” In short, writer/producer/director McLean’s film will have Wes Craven bowing his head in shame. It’s that good” – Clint Morris
John Jarratt, Cassandra Magrath, Kestie Morassi, Nathan Phillips
A few exuberant youngsters, embarking on a cross-country auto sidetrack, break down in the middle of nowhere. They’re greeted by an outwardly affable local yob that’s more than happy to fix their car. As is usually the case, he’s got a far more baleful plan than fixing their ignition switch. Seen that a million times before right?
Whilst that’s true, you most certainly haven’t seen it like this – and have most likely never left the theatre with your Y-fronts so soaked. Prepare to have 98 minutes.
Loosely based on actual events (a bit of the legendary “Backpacker Murders” case committed by Ivan Milat between 1989 and 1992, and also a smidge of the NT’s Falconio case), first-timer Greg McLean’s film tells of two British backpackers (Aussies Cassandra Magrath and Kestie Morassi), who with their new Aussie pal (Nathan Phillips), find themselves stuck in the middle of nowhere – they’re visiting the site of a meteor crash in a barren area known as ‘Wolf Creek’ – when their car mysteriously gives up.
Out of the dark, appears Mick (John Jarratt), a seemingly risk-free country-hick who offers to tow their broken-down car back to his place. They reluctantly agree. He seems a little wacky, but that’s all.
After a camp-fire chat with the generous fix-it man, the threesome fall asleep – but when they wake up, one’s tied up, another’s nailed to a wall and one’s being used as a target for the demented hick’s shooting.
A low-budget – it reportedly cost about a million bucks – entwine of story and scares, “Wolf Creek” isn’t only one of the most well-written Australian films in years, it’s one of the most entertaining. Most surprisingly, it’s also a horror film – something the local industry’s not exactly renowned for (anyone remember, “Cut” (2000) or “Houseboat Horror” (1989)?), unless it’s a B-offering made wholly to keep the bottom shelves at Blockbuster warm.
Yes, it is the template of every other youngsters run into a psycho in the middle of nowhere movie (think “Texas Chainsaw Massacre”, “Wrong Turn”, “House of 1000 Corpses” or the recent “House of Wax”) but, unlike it’s lineage, it’s done well: it’s got memorable characters (we spend half the movie getting to know them before the scares kick in), a compelling storyline, a petrifying villain and an inexorable amount of nail-biting tension and jumps. There’s a few spine-chilling moments in here that may well be responsible for a future bout of wakefulness. In short, writer/producer/director McLean’s film will have Wes Craven bowing his head in shame. It’s that good.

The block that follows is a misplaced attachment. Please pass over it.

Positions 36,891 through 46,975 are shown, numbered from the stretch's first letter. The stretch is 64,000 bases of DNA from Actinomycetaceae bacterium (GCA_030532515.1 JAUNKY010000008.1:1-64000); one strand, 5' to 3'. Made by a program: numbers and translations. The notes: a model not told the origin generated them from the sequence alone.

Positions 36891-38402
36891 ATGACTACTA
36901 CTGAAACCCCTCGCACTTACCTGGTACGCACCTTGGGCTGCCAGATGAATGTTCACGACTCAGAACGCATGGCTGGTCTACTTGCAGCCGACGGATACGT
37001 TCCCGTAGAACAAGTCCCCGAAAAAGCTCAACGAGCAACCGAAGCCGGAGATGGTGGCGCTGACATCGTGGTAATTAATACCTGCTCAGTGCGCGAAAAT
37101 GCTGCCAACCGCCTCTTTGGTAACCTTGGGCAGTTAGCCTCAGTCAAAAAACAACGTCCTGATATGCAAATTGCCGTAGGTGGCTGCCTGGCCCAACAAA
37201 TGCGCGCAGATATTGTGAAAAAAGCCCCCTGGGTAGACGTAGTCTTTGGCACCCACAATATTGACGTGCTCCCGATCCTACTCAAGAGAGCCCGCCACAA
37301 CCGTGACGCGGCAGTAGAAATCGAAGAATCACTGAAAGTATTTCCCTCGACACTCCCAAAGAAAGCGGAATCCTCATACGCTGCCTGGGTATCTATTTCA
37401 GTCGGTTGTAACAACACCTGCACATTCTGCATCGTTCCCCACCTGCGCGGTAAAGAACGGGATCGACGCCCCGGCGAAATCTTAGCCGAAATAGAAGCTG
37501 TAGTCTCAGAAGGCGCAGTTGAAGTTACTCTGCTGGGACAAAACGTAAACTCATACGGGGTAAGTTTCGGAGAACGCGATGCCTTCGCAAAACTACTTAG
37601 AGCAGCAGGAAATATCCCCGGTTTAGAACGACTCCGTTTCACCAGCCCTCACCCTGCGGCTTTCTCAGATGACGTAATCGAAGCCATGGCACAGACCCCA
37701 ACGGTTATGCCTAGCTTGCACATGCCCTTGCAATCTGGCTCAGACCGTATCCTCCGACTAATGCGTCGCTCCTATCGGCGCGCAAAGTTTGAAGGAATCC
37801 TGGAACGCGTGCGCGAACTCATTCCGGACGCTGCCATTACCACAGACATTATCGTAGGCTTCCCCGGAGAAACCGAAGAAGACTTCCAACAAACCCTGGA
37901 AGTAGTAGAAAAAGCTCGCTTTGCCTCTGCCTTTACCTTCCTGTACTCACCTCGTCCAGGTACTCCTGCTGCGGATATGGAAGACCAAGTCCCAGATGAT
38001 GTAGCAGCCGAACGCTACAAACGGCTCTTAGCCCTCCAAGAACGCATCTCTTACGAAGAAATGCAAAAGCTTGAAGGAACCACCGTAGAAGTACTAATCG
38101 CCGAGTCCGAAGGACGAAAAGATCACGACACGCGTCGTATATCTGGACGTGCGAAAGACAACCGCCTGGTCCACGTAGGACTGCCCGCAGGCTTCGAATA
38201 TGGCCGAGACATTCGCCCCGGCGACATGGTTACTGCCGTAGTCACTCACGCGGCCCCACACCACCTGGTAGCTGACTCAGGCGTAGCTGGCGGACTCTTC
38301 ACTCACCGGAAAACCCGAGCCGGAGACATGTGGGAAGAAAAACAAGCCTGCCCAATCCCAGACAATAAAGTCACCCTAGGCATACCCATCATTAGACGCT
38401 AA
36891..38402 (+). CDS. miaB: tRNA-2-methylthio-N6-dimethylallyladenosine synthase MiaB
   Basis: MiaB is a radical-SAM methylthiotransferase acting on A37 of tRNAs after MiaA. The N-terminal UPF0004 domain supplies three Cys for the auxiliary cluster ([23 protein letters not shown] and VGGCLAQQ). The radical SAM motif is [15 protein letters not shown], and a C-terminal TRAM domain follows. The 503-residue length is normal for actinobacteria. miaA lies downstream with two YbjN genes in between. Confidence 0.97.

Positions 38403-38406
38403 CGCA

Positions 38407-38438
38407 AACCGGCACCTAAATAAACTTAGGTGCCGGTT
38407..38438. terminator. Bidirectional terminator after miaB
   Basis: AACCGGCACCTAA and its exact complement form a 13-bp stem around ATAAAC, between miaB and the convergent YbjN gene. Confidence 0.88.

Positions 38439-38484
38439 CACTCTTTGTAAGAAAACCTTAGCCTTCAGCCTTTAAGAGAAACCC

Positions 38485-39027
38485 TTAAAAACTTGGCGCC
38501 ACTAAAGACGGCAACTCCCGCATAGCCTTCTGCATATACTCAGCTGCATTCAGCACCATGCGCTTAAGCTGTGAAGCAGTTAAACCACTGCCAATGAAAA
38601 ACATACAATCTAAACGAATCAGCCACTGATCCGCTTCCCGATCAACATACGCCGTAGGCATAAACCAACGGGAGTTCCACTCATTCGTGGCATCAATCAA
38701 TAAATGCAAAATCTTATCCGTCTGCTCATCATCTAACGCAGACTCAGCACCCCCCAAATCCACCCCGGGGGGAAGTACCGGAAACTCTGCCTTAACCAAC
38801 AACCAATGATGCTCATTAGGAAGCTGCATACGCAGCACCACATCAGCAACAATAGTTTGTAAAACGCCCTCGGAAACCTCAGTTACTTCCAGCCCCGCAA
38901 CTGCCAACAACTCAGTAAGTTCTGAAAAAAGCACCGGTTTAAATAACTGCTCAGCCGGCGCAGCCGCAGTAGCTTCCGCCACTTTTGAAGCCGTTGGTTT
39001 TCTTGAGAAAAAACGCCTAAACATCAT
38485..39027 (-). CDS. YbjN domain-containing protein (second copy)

John Jarratt, best known as the happy-go-lucky tool man from TV’s “Better Homes and Gardens”, gives a very unsettling performance as the truly terrifying nut-job. With his disquieting stares, kooky sense of humour, whopping hat, shotgun and discernible pick-up, he’s a character you’ll never forget. Jarratt deserves an award for such an against-type performance – he’s remarkable.
As the youngsters, Morassi (“Strange Bedfellows”), Magrath (“SeaChange”) and Phillips (“You and Your Stupid Mate”) are all at the top of their game – the two females especially with their flawless put-on Brit accents. You really get to know these guys, and when the monsters on their tail – you are truly rooting for them.
Frank Tetaz’s music adds a lot to the film too, helping cracking up the tension, and the film’s cinematography is simply dazzling – making full use of the lavish South Australian locations.
What McLean’s done here is take a tired storyline and spruce it up by injecting indisputably impulsive scares, grand performances and a healthy dose of character.
“Wolf Creek” – come for the sights, stay for the scares. 2 star Accommodation available in crackpot’s tin shed. Free beverage on arrival. You’ll sleep like a Baby under the stars, and run like a gazelle from a croc in the daylight. Cash, Credit Card and Spleen accepted.
Roadshow has slapped together a pretty sweet 2-disc set here.
On the first disc, there’s an enlightening commentary from director McLean, producer Matt Hearn and actors Cassandra Magrath and Kestie Morassi. The girls don’t have a lot to say – except that they improvised a lot of their roles – instead leaving the men to keep us interested and clued up.
On Disc 2, there’s a 50-minute documentary that chronicles the making of the movie (covering nearly every aspect, including : casting, locations, some behind-the-scenes junk, troubles they faced on the shoot, how they milked every cent of the budget, interviews with behind-the-scenes folk and more), a poignant 20-minute interview with Jarratt (who you’ll discover is nothing like Mick Taylor, or ‘Mike’ Taylor as the DVD sleeve incorrectly labelled the feature), and a couple of cut scenes.
Reviewer : Clint Morris